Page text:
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6.12.2019

Military data shows Israel continues its hard-hearted policy in denying driving permits on humanitarian grounds to Palestinians undergoing family unification in Israel

On October 25, 2018, HaMoked requested the military issue a permit for driving in Israel to a Palestinian woman, originally from Hebron in the West Bank, who has been living in Jerusalem since 2012 pursuant to stay permits as part of the family unification procedure. The woman is one of thousands of Palestinians living in Israel with these temporary military-issued permits, without certainty about their future and without social security rights. This, due to the Citizenship and Entry into Israel Law (Temporary Order), which prohibits grant of residency status – temporary or permanent – to residents of the oPt who are married to Israelis.

The woman and her husband have three children, the youngest, born 2017, is severely handicapped and requires frequent medical treatments and even repeated operations. As a result of the toddler’s tragic condition, the family faces many difficulties on a daily basis, disrupting their normal routine. Their hardships are increased by the fact that the father does not have a driver’s license (as he has a learning disability), and Israel refuses to give the mother a driving permit that would enable her to use the family car in order to take care of the family’s needs. This, as part of Israel’s highly restrictive policy on issuing driving permits to Palestinians from the oPt who live in the country legally. HaMoked’s request on behalf of the woman was based on a procedure set up by the military in 2013 – following a HaMoked petition – which regulates the issuance of driving permits to Palestinians originating from the oPt, but sets severe threshold conditions and in general grants these permits only in cases of unique humanitarian need – such as the case in question. Despite that, HaMoked’s request was inexplicably denied on the grounds of failure to meet the criteria.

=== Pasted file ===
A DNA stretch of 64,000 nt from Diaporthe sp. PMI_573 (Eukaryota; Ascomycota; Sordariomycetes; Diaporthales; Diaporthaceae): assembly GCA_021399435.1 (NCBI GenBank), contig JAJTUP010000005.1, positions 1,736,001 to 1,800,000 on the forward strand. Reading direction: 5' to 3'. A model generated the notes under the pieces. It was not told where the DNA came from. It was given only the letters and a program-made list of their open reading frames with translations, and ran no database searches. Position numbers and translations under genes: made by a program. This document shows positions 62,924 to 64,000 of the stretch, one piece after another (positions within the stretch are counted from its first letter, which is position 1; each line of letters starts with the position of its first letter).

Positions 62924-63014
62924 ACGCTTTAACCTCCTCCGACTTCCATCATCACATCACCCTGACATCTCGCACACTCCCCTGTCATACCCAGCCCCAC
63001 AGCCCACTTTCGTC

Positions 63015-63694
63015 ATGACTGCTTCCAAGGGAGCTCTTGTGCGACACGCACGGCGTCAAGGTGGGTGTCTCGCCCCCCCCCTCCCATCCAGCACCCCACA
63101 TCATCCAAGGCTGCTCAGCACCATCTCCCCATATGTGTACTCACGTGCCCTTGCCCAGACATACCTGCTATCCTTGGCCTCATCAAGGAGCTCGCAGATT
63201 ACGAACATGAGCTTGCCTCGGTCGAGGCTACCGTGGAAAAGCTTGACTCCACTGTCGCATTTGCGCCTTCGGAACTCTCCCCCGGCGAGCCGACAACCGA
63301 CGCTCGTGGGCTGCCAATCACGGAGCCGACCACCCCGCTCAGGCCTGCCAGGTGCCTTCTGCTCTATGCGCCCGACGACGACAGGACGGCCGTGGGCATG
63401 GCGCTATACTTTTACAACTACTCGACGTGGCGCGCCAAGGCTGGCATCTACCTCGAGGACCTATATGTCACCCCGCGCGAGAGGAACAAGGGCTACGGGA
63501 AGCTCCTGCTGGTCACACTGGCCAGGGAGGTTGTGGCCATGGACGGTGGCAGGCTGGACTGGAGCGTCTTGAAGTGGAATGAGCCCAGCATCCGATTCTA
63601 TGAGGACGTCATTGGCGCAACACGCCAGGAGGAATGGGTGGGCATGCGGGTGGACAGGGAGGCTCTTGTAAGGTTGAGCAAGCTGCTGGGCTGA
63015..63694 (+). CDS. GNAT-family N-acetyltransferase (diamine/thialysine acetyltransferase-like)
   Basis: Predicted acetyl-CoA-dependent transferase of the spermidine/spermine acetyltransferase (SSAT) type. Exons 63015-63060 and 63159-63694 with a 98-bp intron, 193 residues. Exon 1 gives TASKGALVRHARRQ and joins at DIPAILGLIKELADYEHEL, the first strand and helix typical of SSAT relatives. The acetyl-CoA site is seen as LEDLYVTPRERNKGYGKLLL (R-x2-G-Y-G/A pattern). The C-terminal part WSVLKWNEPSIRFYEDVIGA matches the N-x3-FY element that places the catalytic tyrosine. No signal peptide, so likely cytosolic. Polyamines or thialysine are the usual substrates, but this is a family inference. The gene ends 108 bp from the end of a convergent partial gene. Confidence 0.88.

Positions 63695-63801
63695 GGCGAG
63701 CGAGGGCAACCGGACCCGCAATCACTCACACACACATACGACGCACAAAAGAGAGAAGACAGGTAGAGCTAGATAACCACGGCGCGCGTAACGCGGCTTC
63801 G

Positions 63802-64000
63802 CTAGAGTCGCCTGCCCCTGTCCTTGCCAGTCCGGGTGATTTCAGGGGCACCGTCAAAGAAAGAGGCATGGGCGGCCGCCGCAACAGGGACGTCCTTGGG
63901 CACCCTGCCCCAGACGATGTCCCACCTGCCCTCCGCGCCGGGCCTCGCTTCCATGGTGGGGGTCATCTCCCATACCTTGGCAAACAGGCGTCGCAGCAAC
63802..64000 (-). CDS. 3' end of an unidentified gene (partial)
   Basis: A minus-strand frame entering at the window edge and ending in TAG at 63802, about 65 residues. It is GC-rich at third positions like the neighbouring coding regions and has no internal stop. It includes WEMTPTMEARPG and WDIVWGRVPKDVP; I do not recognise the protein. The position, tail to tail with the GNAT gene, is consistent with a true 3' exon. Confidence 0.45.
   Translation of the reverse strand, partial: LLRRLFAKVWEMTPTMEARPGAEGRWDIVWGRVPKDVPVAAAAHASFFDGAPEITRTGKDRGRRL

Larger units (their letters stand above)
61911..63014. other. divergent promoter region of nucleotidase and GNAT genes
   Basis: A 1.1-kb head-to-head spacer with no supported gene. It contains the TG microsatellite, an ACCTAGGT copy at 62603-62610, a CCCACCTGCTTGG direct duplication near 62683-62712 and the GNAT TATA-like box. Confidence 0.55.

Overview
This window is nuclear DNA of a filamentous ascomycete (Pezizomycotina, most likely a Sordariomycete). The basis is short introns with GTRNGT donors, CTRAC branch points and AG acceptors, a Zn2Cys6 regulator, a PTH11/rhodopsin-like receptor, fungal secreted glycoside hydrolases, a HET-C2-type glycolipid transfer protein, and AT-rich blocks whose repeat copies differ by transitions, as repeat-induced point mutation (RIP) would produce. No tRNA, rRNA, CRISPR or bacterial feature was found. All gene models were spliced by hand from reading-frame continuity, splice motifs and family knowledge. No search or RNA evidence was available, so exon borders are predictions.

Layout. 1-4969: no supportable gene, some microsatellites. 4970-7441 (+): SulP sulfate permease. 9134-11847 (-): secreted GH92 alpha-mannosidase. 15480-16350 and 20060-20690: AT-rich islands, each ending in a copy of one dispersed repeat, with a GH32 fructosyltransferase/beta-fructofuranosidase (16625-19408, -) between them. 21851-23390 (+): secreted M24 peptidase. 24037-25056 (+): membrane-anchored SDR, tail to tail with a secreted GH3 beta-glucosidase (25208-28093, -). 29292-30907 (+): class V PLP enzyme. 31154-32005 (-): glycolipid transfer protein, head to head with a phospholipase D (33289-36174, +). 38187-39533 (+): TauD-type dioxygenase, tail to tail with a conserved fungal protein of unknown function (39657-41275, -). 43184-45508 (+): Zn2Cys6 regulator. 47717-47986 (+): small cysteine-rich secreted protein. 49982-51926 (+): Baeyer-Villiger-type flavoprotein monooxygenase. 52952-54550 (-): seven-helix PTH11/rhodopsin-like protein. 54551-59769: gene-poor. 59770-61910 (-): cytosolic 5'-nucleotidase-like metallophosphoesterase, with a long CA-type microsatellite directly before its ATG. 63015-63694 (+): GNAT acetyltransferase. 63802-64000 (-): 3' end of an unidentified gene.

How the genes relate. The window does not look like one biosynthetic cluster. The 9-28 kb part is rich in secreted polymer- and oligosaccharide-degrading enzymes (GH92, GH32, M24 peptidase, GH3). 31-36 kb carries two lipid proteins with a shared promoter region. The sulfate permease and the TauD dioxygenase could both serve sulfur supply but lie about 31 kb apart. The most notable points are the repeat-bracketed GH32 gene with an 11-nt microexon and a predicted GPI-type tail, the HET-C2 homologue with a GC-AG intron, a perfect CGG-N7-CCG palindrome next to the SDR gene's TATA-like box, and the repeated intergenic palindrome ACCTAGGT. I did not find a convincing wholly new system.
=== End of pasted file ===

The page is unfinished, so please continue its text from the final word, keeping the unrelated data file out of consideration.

Given the heart-wrenching circumstances, which are undisputedly humanitarian, HaMoked sent a repeat request to the military on September 2, 2019, asking it to reconsider giving the woman a driving permit. In its letter, HaMoked noted that the child’s complex medical condition necessitated receiving weekly treatments at four different health clinics, frequent checkups with specialists and also repeated hospitalization and surgery. HaMoked clarified again that the toddler’s condition precluded use of public transportation. HaMoked also noted that given that the father could not drive, the family had to rely on the willingness of the extended family to drive the toddler and his mother to the various treatments. HaMoked claimed that giving the mother a driving permit not only met the stipulated humanitarian criterion, but was also, quite simply, “the obvious and right thing to do”.

This time, a positive response arrived within days, and on September 8, 2019 – almost a year after the first request was filed – the woman received an Israeli driving permit. However, the permit stipulates that she can only “drive in Israel for the purpose of taking [her toddler son] to receive medical treatments”. The permit also contains an express warning that “any use of the permit for other purposes constitutes a violation of its conditions and may lead to its cancelation and to criminal proceedings against its holder”. Evidently, as far as the military is concerned, it is completely unacceptable that this woman drive one of her other children to the dentist or take the car to the grocery store to buy food for her family.

The military rejected without any explanation HaMoked’s additional request, of December 1, 2019, to change this permit to a general driving permit. This, despite HaMoked’s assertion that “it is wrong to deny Mrs. […] the ability to tend to the needs of her other children, as well as her spouse”.

Despite the unreasonableness and heartlessness of giving so limited a permit in such circumstances, the woman in this case is actually of the lucky few who received a driving permit at all, albeit a limited one. According to the military’s response of October 22, 2019 to HaMoked’s freedom-of-information petition on this matter, from January to September 2019, only 9 people received this permit (four of them received a permit restricted to taking a relative to medical treatments); and in 2018 only 8 people received driving permits (all of them restricted ones). It was also disclosed that in 2018, 58 requests for a driving permit were filed, and 50 refused; and in 2019, 47 such requests were filed, and were 16 refused. This data conforms with previous data on the issue, and shows that the military persists in its insensitive policy and rarely issued driving permits to those who need them.
mail@hamoked.org.il (02) 627 1698   (02) 627 6317

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